A Delaware federal judge has dismissed the U.S. Consumer Financial Protection Bureau's lawsuit alleging trusts that securitized more than 800,000 student loans engaged in deceptive debt collection practices.
U.S. District Judge Maryellen Noreika in Wilmington wrote on Friday that the CFPB had not protected its right to bring the lawsuit during a battle over its constitutional authority. The ruling appears to be the first in which a court has said that ratification by a constitutionally appointed CFPB director could not save one of the agency's lawsuits after the U.S. Supreme Court declared the agency's structure invalid in Seila Law v. CFPB last year.
A representative for the CFPB did not immediately reply to a request for comment on Friday afternoon.
The CFPB had sued the group of trusts known as the National Collegiate Student Loan Trusts in 2017, alleging it had violated the law through lawsuits seeking to collect debts that were unverified or too old. The tactics violated the Consumer Financial Protection Act, the agency alleged.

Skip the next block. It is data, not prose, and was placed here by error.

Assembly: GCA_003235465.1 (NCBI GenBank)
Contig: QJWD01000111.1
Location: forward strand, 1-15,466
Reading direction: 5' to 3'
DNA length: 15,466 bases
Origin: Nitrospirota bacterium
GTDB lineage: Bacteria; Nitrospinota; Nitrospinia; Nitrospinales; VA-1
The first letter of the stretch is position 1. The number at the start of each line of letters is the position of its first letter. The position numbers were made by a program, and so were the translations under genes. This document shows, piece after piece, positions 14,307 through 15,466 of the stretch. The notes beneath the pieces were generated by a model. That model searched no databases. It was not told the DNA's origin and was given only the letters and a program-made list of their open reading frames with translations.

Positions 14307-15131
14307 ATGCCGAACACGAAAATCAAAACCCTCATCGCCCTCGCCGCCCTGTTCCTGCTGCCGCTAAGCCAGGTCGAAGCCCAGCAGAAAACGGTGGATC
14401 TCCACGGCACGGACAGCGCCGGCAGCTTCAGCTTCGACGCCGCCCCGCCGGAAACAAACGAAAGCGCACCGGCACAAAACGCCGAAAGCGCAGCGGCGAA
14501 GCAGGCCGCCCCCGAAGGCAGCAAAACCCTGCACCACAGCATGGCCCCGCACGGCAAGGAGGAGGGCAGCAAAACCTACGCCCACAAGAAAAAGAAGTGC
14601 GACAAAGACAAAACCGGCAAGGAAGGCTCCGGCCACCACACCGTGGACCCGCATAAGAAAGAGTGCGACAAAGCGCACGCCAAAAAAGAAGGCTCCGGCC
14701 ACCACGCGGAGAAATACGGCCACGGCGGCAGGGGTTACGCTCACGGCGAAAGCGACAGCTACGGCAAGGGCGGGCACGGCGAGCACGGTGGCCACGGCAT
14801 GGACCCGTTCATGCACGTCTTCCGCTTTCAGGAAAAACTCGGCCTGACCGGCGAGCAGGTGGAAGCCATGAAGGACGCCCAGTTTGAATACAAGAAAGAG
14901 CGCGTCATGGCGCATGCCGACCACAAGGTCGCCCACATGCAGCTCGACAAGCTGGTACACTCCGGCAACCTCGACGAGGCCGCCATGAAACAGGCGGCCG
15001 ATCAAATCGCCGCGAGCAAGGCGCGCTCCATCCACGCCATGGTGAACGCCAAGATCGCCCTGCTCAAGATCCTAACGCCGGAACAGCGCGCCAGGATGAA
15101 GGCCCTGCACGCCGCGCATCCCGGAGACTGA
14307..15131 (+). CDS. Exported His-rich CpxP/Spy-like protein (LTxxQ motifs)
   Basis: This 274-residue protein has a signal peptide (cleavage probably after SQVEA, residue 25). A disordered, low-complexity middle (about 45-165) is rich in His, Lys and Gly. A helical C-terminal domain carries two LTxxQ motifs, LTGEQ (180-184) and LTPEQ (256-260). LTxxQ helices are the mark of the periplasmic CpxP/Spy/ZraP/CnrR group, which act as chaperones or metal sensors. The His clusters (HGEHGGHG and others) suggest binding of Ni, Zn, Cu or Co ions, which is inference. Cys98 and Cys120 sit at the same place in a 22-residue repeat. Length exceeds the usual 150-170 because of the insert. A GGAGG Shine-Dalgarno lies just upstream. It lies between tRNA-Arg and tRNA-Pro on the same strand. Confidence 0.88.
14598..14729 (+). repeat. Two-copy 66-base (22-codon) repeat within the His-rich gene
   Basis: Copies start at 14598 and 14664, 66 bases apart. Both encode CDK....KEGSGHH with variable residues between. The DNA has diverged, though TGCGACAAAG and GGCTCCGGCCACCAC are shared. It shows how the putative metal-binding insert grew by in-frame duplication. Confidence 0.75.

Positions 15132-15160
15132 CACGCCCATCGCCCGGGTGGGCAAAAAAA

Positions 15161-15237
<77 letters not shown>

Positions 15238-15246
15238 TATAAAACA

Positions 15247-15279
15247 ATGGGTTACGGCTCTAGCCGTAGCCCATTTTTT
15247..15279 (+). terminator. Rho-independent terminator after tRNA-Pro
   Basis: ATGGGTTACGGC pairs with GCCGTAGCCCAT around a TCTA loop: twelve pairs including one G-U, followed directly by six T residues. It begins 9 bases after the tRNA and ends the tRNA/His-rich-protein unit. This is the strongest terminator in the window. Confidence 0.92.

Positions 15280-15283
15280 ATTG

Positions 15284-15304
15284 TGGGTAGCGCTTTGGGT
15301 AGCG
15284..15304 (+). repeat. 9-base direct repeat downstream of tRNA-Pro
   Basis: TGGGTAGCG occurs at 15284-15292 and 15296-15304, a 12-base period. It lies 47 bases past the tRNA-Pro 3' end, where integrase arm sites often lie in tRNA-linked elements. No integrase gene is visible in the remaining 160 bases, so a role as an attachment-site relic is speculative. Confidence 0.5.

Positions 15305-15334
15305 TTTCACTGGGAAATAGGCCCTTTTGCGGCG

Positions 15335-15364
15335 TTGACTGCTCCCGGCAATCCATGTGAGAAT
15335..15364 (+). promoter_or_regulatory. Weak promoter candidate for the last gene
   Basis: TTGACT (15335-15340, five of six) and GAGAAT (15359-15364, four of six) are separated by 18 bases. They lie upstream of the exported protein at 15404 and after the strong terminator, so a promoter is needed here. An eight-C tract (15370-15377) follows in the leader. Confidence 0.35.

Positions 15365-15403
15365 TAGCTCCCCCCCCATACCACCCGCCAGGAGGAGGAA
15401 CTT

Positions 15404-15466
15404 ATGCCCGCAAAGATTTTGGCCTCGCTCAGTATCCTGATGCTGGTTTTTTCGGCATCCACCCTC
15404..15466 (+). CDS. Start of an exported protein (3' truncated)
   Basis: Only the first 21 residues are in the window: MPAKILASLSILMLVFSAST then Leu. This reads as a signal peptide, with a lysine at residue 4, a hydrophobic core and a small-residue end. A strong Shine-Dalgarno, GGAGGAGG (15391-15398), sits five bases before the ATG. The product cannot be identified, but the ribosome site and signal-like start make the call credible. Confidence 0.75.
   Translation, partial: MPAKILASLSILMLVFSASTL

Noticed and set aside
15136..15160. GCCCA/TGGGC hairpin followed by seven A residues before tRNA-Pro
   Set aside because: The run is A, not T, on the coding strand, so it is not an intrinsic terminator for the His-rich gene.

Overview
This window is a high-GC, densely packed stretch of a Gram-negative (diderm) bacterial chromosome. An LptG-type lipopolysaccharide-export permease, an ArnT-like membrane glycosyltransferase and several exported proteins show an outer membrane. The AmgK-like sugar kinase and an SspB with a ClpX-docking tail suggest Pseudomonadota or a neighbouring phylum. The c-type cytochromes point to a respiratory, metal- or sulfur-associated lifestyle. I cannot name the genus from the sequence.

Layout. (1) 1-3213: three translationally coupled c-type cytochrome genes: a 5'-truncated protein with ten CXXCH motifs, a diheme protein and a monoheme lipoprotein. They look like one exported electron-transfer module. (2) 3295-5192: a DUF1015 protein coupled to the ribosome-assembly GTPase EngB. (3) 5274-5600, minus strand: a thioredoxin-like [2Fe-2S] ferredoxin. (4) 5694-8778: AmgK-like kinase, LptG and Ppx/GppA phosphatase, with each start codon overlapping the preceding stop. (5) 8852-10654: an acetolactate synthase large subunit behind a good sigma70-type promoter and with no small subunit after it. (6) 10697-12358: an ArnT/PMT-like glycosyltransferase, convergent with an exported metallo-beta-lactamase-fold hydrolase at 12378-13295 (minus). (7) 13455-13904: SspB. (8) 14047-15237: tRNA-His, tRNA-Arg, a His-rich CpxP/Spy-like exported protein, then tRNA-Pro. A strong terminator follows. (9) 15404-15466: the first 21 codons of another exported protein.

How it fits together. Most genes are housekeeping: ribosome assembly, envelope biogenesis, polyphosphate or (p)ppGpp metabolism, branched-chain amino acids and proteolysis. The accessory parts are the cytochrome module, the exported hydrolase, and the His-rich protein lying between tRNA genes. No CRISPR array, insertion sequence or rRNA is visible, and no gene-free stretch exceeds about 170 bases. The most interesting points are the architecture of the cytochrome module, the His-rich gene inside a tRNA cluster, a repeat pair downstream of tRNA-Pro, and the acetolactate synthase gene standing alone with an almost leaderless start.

The trusts' debt collector, Transworld Systems Inc, and an insurer for some of the trusts, Ambac Assurance Corporation intervened in the case soon after, and moved to dismiss it on several grounds last year, while a dispute over who had authority to represent the trusts played out.
Allyson Baker of Venable, who represents Transworld, did not immediately reply to a request for comment on Friday. To read more click here